If Benjamin Booker isn’t a name that rings any bells for you, you’re probably in good—if not fairly unfortunate—company. He’s only barely released an album and seems to stay far away from the hype machine.
And if you’re among the unfamiliar but curious sorts that gathered into The Social on Wednesday night, seeing him and the other two members of his band (drummer Max Norton and bassist Alex Spoto) amble out onto a fairly empty stage, you probably weren’t even very excited by that, either. Why would you be?
Then he plays the first note of his guitar. Then he starts unleashing some holy terror (aka songs) on his microphone. And that light bulb crackles and blinks on above your head and you get it: Benjamin Booker is a goddamn musical force to be reckoned with.
Something you learn fairly quickly seeing Benjamin play live is that, well, you might not get to understand many of the words he’s singing. It might even take a few songs to get used to that. Seeing and hearing him perform, though, isn’t so much about taking in a bunch of words strung together, but feeling the ferocity in how they’re delivered. You don’t need close captioning to understand the passion he offers up.
I could try and explain Benjamin’s voice, but I’d likely fail in the attempt. But screw it, here goes: his voice, his instrument, is a raspy yawp that he wields as recklessly as possible. Or perhaps he’s reining it in and failing? Which is to say, he sounds as curiously old as he does brand new, as drenched in swampy blues as he is buoyed by old-fashioned rock. He toes the line between genres, promptly ignores it and rebrands it to suit his purposes better.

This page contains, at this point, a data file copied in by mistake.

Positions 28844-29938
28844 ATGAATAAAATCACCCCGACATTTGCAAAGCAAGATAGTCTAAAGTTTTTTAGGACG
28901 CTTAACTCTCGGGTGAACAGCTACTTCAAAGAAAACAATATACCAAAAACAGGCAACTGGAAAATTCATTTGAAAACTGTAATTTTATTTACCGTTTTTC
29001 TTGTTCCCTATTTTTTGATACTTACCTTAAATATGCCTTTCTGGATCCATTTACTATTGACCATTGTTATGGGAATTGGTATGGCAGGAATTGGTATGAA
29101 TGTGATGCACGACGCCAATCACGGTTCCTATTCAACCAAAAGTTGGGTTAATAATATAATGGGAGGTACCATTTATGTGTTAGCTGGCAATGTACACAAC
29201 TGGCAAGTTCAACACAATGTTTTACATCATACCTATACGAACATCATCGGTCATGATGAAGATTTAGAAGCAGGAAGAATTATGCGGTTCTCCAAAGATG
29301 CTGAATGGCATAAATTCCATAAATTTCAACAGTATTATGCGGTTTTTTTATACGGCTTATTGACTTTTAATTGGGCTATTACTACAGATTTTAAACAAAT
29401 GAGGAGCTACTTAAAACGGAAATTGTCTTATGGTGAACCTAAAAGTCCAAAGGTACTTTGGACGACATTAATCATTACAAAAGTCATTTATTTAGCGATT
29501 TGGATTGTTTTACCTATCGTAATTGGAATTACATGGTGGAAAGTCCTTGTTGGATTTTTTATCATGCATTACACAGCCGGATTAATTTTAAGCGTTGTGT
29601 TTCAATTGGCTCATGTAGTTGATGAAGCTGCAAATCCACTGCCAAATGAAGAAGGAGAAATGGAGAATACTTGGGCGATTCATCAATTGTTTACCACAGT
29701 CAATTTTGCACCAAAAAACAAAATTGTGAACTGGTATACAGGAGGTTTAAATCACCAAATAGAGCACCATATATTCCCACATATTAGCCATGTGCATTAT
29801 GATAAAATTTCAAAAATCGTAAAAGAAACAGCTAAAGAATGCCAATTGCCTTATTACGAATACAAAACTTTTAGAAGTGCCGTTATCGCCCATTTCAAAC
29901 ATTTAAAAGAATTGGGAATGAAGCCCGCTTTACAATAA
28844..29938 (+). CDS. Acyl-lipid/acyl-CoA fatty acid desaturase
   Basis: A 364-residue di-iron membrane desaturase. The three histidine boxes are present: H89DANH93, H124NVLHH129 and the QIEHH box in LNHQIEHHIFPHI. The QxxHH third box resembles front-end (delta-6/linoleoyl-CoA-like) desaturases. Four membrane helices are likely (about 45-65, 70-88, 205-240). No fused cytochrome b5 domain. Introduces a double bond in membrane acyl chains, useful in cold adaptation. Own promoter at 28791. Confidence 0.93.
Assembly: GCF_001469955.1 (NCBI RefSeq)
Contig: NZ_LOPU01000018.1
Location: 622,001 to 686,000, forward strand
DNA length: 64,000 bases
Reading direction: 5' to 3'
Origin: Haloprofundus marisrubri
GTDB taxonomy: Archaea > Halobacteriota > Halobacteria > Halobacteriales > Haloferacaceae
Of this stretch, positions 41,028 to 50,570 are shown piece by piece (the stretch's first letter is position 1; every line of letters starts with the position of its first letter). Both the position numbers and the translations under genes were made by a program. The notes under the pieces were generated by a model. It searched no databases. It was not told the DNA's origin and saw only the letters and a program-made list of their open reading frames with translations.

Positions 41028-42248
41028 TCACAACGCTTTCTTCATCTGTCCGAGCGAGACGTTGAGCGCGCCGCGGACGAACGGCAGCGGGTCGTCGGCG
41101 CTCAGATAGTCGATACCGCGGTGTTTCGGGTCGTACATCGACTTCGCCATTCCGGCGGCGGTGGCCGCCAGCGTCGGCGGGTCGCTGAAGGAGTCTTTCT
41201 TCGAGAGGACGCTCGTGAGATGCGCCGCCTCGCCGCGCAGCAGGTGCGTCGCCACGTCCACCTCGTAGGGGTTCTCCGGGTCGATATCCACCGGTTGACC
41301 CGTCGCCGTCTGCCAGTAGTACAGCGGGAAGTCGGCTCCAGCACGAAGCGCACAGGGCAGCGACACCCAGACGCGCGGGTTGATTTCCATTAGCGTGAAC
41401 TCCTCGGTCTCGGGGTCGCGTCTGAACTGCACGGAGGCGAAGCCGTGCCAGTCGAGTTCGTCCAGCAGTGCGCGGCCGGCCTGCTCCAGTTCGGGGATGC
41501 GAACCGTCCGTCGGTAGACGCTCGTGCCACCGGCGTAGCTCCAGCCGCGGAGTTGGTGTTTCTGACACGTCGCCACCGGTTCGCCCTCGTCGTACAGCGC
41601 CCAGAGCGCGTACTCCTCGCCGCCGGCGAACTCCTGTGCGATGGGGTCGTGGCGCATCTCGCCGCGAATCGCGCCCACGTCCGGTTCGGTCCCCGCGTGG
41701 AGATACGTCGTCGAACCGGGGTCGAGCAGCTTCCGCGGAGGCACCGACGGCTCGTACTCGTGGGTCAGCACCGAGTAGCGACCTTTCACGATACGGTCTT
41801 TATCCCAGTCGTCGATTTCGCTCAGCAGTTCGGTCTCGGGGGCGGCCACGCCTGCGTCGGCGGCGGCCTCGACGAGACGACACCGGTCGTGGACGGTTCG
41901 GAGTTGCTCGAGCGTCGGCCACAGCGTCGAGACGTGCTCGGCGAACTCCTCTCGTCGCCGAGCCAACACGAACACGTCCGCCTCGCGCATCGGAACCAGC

The songs that you may have known going into the show are still the same ones that sound the best in concert. Here’s your homework, if you haven’t already taken on the challenge: go snooping around your computer until you’re able to scare up “Violent Shiver” and “Have You Seen My Son?” Make sure you have really loud speakers to accommodate your happy discovery. Proceed to play the songs at maximum volume. Writhe and dance along with the tunes. Repeat. Repeat again.
An added highlight of being at the Orlando show was seeing Benjamin do whatever he wanted to do, claiming the territory as his own. It was his show, after all—we just happened to be there to scream in his general direction. So if he wanted to bum a smoke from someone in front, sit down with his back to the guy and smoke away, he did that as long as he wanted to. When he wanted to fall off the stage and run around some, he did that, too. He even went into an extended jam on stage that involved a toppled over microphone stand and some extended jamming c/o his crew. It seemed to go on for 15 minutes. We ate it up. We loved it, too.
Ah, the benefits of doing exactly what you want to do exactly they way you want to do it. Life lessons by Benjamin Booker? Why not? Observe, enjoy, read between the lines and figure it out.
Do yourself a favor next time you see his name pop up on the Orlando calendar. No matter what day of the week it is and no matter where this guy’s playing, put his show on your TO DO list and commit to it like this guy commits himself to his craft. To witness Benjamin Booker in a live setting is to experience an untapped natural resource of NOLA-flavored joy. And you could stand to use some more of that joy stuff in your life.
Benjamin Booker Live Review by Dainon Moody.
Benjamin Booker Live Photos by Dena Davis.
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